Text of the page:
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Religion And Health Part 13

What the belief in immortality and the feeling that this life is merely its portico can accomplish in giving a man equanimity in the face of disappointments and patient {262} fortitude under even atrocious pain is very well illustrated by what Professor William James has to say of Thomas Davidson in his essay on him. [Footnote 9] Davidson died of cancer at a comparatively early age, considering the length of life that many scholars enjoy, and for many years he had prepared a large amount of material for that history of the interaction of Greek, Christian Hebrew and Arabic thought on one another before the revival of learning which was to be his Magnum Opus. Davidson was destined never to finish the work. Professor James, who had been an intimate friend and was so close to him in the organization of the Glenmore School of the Culture Sciences on Hurricane Mountain at the head of Keene Valley in the Adirondacks, had felt the possibility of this accident of destiny and had inquired of Davidson with regard to his great prospective work.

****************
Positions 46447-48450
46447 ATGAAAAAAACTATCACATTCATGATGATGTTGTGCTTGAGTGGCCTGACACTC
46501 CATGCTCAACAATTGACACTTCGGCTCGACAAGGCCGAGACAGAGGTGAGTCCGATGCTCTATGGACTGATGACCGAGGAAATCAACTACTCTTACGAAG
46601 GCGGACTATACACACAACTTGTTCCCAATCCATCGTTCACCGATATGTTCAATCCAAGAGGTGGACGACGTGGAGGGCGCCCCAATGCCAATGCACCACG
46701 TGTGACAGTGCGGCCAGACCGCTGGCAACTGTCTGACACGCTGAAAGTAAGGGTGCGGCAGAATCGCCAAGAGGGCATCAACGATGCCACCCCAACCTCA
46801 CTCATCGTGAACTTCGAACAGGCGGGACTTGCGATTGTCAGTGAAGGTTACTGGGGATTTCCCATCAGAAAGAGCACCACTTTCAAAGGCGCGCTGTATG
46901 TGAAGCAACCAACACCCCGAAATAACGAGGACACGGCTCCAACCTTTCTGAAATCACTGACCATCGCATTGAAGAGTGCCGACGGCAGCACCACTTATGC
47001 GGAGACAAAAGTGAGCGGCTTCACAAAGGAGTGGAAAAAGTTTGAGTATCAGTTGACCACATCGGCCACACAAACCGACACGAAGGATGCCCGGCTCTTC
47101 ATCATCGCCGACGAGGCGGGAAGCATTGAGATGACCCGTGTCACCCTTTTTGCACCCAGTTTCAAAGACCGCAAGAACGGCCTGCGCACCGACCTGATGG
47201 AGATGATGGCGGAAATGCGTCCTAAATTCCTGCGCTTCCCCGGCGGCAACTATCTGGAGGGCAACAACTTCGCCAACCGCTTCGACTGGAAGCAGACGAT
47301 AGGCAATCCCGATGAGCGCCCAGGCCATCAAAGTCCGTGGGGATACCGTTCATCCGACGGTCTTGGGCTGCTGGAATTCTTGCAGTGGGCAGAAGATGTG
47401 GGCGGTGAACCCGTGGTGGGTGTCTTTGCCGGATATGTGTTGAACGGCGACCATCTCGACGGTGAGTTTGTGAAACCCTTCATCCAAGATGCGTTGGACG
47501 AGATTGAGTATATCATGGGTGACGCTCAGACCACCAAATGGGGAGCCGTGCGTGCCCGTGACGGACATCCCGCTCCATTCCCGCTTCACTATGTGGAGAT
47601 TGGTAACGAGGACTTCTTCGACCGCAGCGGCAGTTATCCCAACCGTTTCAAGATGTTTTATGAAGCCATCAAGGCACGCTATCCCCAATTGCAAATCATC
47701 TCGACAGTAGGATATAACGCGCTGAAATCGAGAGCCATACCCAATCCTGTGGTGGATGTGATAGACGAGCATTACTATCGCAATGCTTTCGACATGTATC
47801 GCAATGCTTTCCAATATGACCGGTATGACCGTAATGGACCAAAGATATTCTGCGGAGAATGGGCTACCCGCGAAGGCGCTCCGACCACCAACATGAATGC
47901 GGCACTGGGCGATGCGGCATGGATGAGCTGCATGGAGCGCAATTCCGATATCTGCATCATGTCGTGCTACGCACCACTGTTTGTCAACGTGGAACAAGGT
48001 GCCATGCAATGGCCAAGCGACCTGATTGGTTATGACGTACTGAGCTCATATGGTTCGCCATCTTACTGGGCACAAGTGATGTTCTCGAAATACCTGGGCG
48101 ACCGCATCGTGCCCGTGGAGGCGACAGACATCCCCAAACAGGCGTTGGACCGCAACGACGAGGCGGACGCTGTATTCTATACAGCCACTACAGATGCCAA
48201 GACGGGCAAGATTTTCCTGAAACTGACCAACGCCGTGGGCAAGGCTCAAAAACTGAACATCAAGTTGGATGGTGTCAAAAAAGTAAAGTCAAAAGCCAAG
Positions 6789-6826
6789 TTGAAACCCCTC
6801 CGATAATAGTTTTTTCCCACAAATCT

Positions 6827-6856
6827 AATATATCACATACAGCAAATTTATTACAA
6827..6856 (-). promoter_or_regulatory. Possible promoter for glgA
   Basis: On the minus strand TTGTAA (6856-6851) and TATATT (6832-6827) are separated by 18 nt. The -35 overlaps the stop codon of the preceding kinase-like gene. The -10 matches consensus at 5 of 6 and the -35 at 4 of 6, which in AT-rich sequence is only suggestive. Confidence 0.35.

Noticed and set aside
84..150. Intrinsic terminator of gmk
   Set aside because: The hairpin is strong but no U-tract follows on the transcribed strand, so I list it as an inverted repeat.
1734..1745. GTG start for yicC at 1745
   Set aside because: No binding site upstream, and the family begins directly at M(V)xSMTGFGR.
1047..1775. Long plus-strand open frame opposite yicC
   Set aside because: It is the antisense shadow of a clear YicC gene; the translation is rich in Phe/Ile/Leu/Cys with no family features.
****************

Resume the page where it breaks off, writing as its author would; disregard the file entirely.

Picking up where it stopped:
[Footnote 9: "Memories and Studies", New York, 1911. ]

"Knowing how short his life might be, I once asked him whether he felt no concern lest the work already done by him should be frustrate, from the lack of its necessary complement, in case he were suddenly cut off. His answer surprised me by its indifference.

He would work as long as he lived, he said, but not allow himself to worry, and would look serenely at whatever might be the outcome.

This seemed to me uncommonly high-minded. I think that Davidson's conviction of immortality had much to do with such a superiority to accidents. On the surface and toward small things, he was irritable enough, but the undertone of his character was remarkable for equanimity. He showed it in his final illness, of which the misery was really atrocious. There were no general complaints or lamentations about the personal situation or the arrest to his career. It was the human lot, and {263} he must even bear it; so he kept his mind upon objective matter."